Yesterday’s word paralogism means an illogical argument, made without intending or being aware that one is being illogical. In contrast:


sophism – a specious but fallacious argument, used either deliberately to deceive or mislead, or to display ingenuity in reasoning


Often used to describe the positions of a politician with whom one disagrees. I had a bit of difficulty finding a quote that wouldn't be political 'fighting words'!


I will now tell you what I do not like. First, the omission of a bill of rights, providing clearly, and without the aid of sophism, for freedom of religion, freedom of the press, protection against standing armies, restriction of monopolies, the eternal and unremitting force of the habeas corpus laws, and trials by jury …

– Thomas Jefferson to James Madison, December 20, 1787, concerning the then-current draft of the US Constitution


The word induction is much less familiar than its counterpart deduction, but I'd suggest that induction is much more important in real life.


induction – inferring a general law or principle from the particular instances observed

(contrast deduction – drawing a conclusion from a general law or principle already known or assumed; reasoning from generals to particulars)


induction, the process at the very heart of the scientific method … that sudden insight into the solution of a problem that psychologists sometimes call the “Aha” reaction. Great turning points in science often hinge on these mysterious intuitive leaps.

– Martin Gardner, The Colossal Book of Mathematics: Classic Puzzles, Paradoxes, and Problems


In any event, the problem was not to be solved by deduction from declared axioms, with the conclusion certain. Everyday problems respond to a different logic, based on induction and inference. [and much later:] The method of science is induction from observation and experiment.

– John McLeish, The Story of Numbers: How Mathematics Has Shaped Civilization


Today’s word has several meanings. I’ll give the two I think are most important.



– the tension between two interacting/conflicting forces

– the art or practice of reaching truth by the exchange of logical arguments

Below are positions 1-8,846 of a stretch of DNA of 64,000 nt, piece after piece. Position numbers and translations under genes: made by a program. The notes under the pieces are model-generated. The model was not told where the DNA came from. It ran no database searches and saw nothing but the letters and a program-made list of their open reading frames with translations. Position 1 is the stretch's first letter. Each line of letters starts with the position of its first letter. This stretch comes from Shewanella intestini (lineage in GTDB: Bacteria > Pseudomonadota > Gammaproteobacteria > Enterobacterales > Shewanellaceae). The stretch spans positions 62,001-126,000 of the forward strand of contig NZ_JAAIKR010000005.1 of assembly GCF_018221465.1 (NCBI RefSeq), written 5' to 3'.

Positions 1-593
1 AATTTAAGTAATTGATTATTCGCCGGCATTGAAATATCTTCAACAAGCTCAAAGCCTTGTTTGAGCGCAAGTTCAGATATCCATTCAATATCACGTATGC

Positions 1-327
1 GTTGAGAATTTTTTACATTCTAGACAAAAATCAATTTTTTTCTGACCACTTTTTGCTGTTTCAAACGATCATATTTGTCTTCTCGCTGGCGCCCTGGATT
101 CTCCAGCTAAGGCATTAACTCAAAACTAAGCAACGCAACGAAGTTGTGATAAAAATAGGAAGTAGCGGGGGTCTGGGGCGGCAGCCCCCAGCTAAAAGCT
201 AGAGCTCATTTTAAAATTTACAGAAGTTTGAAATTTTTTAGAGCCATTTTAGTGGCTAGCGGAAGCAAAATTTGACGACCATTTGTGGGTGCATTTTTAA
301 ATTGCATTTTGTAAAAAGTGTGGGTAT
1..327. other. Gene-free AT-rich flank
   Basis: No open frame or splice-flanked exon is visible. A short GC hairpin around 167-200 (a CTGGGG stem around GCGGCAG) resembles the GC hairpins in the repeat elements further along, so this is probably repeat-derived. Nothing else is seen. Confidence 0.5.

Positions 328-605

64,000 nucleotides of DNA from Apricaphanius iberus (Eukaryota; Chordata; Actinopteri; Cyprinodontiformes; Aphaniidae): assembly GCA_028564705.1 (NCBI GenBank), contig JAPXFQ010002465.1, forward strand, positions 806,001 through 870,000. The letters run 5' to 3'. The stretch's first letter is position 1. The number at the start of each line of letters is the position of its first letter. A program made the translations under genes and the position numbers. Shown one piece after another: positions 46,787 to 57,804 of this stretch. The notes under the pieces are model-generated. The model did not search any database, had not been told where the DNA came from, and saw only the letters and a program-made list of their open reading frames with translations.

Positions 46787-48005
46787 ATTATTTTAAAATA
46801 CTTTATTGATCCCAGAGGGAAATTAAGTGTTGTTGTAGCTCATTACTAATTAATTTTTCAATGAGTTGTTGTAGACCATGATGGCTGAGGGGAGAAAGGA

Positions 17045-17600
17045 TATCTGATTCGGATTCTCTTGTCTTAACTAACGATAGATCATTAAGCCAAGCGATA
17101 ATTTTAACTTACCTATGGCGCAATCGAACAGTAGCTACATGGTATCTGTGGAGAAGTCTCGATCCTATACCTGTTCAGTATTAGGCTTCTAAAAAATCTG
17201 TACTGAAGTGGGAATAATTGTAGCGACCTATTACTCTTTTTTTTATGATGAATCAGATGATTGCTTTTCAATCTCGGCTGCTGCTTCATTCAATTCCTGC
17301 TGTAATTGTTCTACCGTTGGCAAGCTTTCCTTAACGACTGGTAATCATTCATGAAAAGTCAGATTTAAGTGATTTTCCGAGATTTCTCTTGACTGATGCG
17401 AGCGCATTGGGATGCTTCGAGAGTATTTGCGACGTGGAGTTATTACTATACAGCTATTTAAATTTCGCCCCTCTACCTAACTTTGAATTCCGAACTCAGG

First sense: Soon, jazz had its own canon of masters, its own dialectic of establishment and avant-garde: Armstrong the originator, Ellington the classicist, Charlie Parker the revolutionary, and so on.

– Alex Ross, The Rest Is Noise: Listening to the Twentieth Century


Second sense [speaking of the Buddha]: … one of the greatest personalities of all time. … Perhaps the most striking thing about him was his combination of a cool head and a warm heart … He was undoubtedly one of the greatest rationalists of all times … Every problem that came his way was automatically subjected to cool, dispassionate analysis. … He was a master of dialogue and dialectic, and calmly confident.

– Huston Smith, The World's Religions: Our Great Wisdom Traditions


We end our “words about logic” with one about the logic of language.


hypercorrection – a language misuse (spelling, pronunciation, grammar) made by analogy to a form that is thought to be “better speaking”


The classic example is the speaker who, having been told that his statement “John and me need to eat” should have been “John and I”, then carefully says, "OK, then give John and I something to eat.” Another example is an overdone attempt to avoid the mispronunciations of one’s ethnic group:


… without the hypercorrection of Negroes who make “again” rhyme with “rain.”

– Henry Louis Gates Jr., Colored People: A Memoir

Would another example be the British use of -ise rather than -ize, an in “civilise” rather than “civilize”?


As one authority puts it, “Sometimes people strive to abide by the strictest etiquette, but in the process behave inappropriately.”¹ But this is the sort of nonsense up with which I will not put!


¹ Bryan A. Garner, Dictionary of Modern American Usage (as quoted by David Foster Wallace, Consider the Lobster: and Other Esssays)